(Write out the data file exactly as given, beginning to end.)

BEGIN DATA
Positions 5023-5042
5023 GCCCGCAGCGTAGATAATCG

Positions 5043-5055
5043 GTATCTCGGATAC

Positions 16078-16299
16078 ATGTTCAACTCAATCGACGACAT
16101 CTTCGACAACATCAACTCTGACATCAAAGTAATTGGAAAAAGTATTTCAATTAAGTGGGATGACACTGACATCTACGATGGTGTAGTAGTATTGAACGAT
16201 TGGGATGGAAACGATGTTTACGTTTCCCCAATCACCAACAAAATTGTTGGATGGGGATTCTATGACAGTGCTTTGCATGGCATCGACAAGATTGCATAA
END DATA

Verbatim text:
Positions 5023-5042
5023 GCCCGCAGCGTAGATAATCG

Positions 5043-5055
5043 GTATCTCGGATAC

Positions 16078-16299
16078 ATGTTCAACTCAATCGACGACAT
16101 CTTCGACAACATCAACTCTGACATCAAAGTAATTGGAAAAAGTATTTCAATTAAGTGGGATGACACTGACATCTACGATGGTGTAGTAGTATTGAACGAT
16201 TGGGATGGAAACGATGTTTACGTTTCCCCAATCACCAACAAAATTGTTGGATGGGGATTCTATGACAGTGCTTTGCATGGCATCGACAAGATTGCATAA